(Courtesy Upslope Brewing Company)
On the never-ending quest to find good beer, a journey to North Boulder’s Upslope Brewing Co. provides a good alternative to whatever that stale, red-cupped liquid is, seemingly served to students at every college outing.
After a decade of dreaming, Matt Cutter and head brewer Danny Pages founded the relatively new Upslope Brewery in September 2008.
Their tiny but inviting tasting room has a couple of bar stools and tables, just enough to attract locals, tourists and beer lovers in general.
The wide array of people serves for a medley of conversation, and the laid- back atmosphere develops closeness and a unique sense of community.
According to their website, the goal of the Upslope Brewing Co. is to expand while also engaging in Colorado’s active lifestyle by offering ales to the “on-the-go beer enthusiast.” The brewery wants to provide a beer that could be taken along on a camping trip, a mountain bike ride or an afternoon hike.
“We want to be North Boulder’s brewery for the outdoor enthusiast,” Upslope employee Chad Pieper said. “I consider myself a beer geek, and compared to other beers, we make approachable ales that are a good alternative to something that is overloaded with hops.”
The brewery staffs 11 full-time employees. To give an idea of how small the brewery is, Pieper offered the perspective that the Coor’s Brewing Co. spills more beer in a month than the Upslope brewery will produce in an entire year.
For brewer Alex Violette, this small community is what he likes about Upslope the most.
“I enjoy how open this place is and how all of the employees are involved in every part of the beer making process,” Violette said. “Our size gives us the ability to experiment with different recipes, which is exciting and only makes our product better. Upslope is really just a great beer playground.”
The Upslope Brewery Co. has two signature microbrews that are both canned and available in local liquor stores. One is the Pale Ale, which has a dry finish and is advertised as the more refreshing beer to bring on outdoor trips. The other is the India Pale Ale, which is darker, bolder and has a distinct, bitter taste.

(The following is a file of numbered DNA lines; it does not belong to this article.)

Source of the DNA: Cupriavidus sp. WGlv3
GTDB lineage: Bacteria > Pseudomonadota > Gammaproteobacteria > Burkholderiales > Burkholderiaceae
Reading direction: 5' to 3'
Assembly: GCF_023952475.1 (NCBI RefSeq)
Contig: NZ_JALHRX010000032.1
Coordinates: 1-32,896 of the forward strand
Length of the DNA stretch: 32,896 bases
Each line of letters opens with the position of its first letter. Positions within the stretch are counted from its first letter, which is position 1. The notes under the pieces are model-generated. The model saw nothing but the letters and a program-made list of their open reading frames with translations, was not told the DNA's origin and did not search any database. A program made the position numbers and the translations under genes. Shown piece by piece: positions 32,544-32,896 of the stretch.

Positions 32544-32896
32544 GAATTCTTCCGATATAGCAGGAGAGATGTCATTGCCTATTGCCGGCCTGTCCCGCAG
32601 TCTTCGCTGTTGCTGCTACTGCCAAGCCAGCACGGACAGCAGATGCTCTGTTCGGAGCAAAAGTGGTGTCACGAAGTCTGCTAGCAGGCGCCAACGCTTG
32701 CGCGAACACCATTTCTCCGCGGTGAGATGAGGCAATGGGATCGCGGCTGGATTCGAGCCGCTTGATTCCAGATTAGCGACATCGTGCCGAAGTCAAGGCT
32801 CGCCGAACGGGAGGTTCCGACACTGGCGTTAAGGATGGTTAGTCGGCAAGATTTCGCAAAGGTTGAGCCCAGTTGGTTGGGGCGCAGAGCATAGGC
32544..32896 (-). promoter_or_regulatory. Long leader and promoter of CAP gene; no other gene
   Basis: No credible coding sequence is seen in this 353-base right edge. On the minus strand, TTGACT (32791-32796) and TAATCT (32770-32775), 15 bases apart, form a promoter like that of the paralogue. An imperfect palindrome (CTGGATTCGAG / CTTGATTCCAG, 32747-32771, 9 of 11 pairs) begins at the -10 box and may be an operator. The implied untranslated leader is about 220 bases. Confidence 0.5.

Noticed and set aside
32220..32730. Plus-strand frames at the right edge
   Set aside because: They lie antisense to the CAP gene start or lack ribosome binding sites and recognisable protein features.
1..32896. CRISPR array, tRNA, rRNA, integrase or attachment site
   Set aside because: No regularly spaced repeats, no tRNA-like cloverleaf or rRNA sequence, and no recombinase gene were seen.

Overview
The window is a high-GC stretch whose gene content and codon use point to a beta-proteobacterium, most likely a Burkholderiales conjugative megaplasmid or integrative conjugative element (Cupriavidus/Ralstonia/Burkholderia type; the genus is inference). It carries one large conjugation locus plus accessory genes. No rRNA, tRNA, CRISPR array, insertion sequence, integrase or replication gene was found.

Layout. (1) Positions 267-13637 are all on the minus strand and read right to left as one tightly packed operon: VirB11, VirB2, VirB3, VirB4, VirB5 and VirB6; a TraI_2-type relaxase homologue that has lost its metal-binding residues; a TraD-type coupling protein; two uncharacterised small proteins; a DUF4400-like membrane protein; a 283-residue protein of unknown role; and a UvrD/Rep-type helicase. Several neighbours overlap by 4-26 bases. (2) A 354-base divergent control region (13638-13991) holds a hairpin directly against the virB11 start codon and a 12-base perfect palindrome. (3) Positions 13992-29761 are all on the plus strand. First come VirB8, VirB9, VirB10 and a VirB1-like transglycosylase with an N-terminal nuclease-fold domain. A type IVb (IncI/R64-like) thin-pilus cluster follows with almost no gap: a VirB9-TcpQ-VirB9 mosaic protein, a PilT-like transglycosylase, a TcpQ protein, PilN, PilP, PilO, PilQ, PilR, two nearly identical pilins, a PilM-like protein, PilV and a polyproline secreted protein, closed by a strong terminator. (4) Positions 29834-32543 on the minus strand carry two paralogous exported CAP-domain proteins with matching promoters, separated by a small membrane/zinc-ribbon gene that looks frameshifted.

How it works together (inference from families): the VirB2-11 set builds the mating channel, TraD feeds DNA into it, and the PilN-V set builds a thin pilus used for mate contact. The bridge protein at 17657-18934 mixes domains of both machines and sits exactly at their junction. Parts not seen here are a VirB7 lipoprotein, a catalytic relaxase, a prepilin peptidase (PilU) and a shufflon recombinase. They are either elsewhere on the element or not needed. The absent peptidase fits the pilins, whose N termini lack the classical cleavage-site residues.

The true gems are found among the six taps at the tasting room of the Upslope Brewery.
The German style beer, Munic Dunkel, is a dark lager that is malt forward but has a sweet finish. The brewery’s Belgian style Pale Ale won the bronze medal in the Pro Am Homebrew Competition in 2009 at the Great American Beer Festival in Denver. The rich American Brown Ale is an obvious standout, as the mixture of malts gives it a taste of roasted coffee with hints of chocolate.
In spirit of the holidays, the brewery will be offering a pumpkin beer next week, made up of seven different spices and 50 pounds of local organic pumpkins.
The brewery gives back to the community by teaming up with nonprofit charities and holds a fundraiser every month called “Pints for the People.” Every Wednesday of the month, $1 for every pint sold goes to charity. This month’s charity is Community Cycles.
Stop by with your I.D.’s on Nov. 6 for Upslope’s anniversary party where their new recipe for their Second Anniversary beer will debut. The party will feature live bands, mostly bluegrass, food and a raffle.
Contact CU Independent Staff Writer Ben Macaluso at Ben.email@example.com.
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